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What’s Hot? 70 St Mary Axe, HS2, M4 Smart Motorway

Here’s our pick of what’s hot right now and under the spotlight in the Architecture, Engineering & Construction arena!

70 St Mary Axe – just finished!

This new emblematic building is now open for business in Central London. Its official name is ’70 St Mary Axe’, although most commonly known as ‘the can of ham’ due to its particular shape. The 22-storey tower is 90m high and contains 28,000 square metres of office space.


Foggo Associates are the designers of this memorable building. With its distinctive curved shape evoking comparison with a certain porcine product, its creators had a clear purpose in mind – “We wanted to give back space to the public realm around the base of the building and for the building to appear less sheer on the principal elevations on Bevis Marks and Houndsditch”, said David Warrender, Director at Foggo Associates. Thanks to this innovative shape, the architects managed to reduce the footprint of the building at its lower floors, thus creating more public space around it.

The project construction started in May 2015, and it has just opened to the public. Built by construction company Mace with a budget of £135m for TH Real State, its curves and uninterrupted floor plans have already captivated many people. Its inspirational curves are certainly worth a visit if you’re out and about in Central London anytime soon! For more information about the project you can visit the official website.

HS2 – hotter than ever

Just about everybody in the engineering sphere has an eye on HS2. The controversial project is currently under review by an independent panel to assess its viability. Phase 1, linking London and Birmingham, will reduce travel times from 1 hour 21 minutes to 49 minutes. One of the main reasons that triggered the project review was a concern about a spiral of increasing costs.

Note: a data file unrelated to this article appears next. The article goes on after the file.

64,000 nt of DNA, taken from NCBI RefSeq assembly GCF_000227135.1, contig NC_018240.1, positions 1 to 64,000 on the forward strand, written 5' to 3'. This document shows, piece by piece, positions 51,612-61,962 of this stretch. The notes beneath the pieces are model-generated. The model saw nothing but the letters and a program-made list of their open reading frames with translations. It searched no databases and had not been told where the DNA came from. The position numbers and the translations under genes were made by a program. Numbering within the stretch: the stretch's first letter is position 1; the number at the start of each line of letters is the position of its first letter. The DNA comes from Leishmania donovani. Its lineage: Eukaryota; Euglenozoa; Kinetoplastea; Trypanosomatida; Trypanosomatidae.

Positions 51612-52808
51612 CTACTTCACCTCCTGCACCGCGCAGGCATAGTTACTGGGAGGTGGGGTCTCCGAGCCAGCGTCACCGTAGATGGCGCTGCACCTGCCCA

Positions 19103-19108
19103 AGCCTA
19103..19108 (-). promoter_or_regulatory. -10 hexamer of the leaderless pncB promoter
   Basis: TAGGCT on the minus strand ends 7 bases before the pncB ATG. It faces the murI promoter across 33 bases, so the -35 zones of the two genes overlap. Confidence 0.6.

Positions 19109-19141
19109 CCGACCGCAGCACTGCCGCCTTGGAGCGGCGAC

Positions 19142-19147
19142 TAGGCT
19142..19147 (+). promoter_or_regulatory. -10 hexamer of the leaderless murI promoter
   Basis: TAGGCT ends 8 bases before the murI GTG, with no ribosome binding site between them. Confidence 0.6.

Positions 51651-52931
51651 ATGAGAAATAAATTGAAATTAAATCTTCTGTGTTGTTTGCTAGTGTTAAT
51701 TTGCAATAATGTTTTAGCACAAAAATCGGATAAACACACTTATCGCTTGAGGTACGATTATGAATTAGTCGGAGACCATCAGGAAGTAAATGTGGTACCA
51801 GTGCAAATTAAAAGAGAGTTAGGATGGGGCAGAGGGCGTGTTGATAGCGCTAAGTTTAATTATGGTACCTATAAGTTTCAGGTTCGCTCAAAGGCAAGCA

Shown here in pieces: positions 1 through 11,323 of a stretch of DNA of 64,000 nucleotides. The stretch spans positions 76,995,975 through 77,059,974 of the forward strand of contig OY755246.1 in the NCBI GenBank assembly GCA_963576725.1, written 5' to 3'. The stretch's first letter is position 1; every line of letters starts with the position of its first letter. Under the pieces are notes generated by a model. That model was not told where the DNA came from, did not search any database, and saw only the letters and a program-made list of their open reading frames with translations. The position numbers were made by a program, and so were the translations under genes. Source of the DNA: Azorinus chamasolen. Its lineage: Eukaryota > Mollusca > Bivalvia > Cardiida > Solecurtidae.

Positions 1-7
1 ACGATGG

The estimated cost back in 2015 was £56bn for the entire project, including Phases 1 and 2. However, Grant Shapps, Secretary of State for Transport, has recently published a written statement where he confirms a revised HS2 cost of between £72 to £78 billion in 2015 prices, equivalent to £81 to £88 billion in 2019 prices. Due to this fact, a cost-saving initiative to finish the project at Old Oak Common station has been proposed. This would remove the final section of HS2 to Euston station in London. However, Transport for London has already warned that this option would have ‘very serious and unacceptable implications’ for Crossrail.


The independent review was scheduled to be finished in Autumn this year. It seems, however, that other pressing issues like Brexit have contributed to a potential delay until December.

Of course, HS2’s proponents have been quick to state that the project’s benefits are not simply to shorten the journey time between London and Birmingham. The new railway line will also increase capacity on current rail tracks for additional slow trains and freight transport. The latter may potentially have an even larger positive impact on the UK’s economy. Whichever the case, it seems that we will have to wait a little longer until the result of the review is published. For now, you can keep up-to-date on matters via the HS2 website.

M4 Smart Motorway – 1 bridge down, 10 more to go!

Over the weekend of 27-29th September, Highways England demolished the first of 11 bridges to accommodate the new M4 Smart Motorway. The £848m scheme will upgrade the existing 3-lane carriageways to 4-lanes over 54kms between Junctions 3 and 12. This will help to reduce journey times and increase journey reliability whilst maintaining safety.


As part of the works, it will be necessary to demolish and widen 11 bridges throughout the scheme. Recreation Ground bridge was the first to be be demolished. The bridge linked Datchet Road near Windsor to Upton Court Park in Slough. The demolition took place successfully on the Saturday morning, ahead of schedule. Thanks to this, Highways England was able to re-open the motorway one day ahead of schedule, minimising commuter disruption. The video below shows a time-lapse of the demolition works, we think it’s rather impressive!

Many construction activities have already finished between Junctions 8/9 and 10. Other works are progressing between Junctions 10 and 12 as planned. Construction will soon start on the Eastern end of the scheme, around Junction 4. If everything goes to plan, the project will open to the public in March 2022. You can check out more details on Highways England’s official website.

Keep up to date on these and other hot AEC projects in the GlobalCAD blog and don’t forget to share with us the projects that inspire your passion for design!

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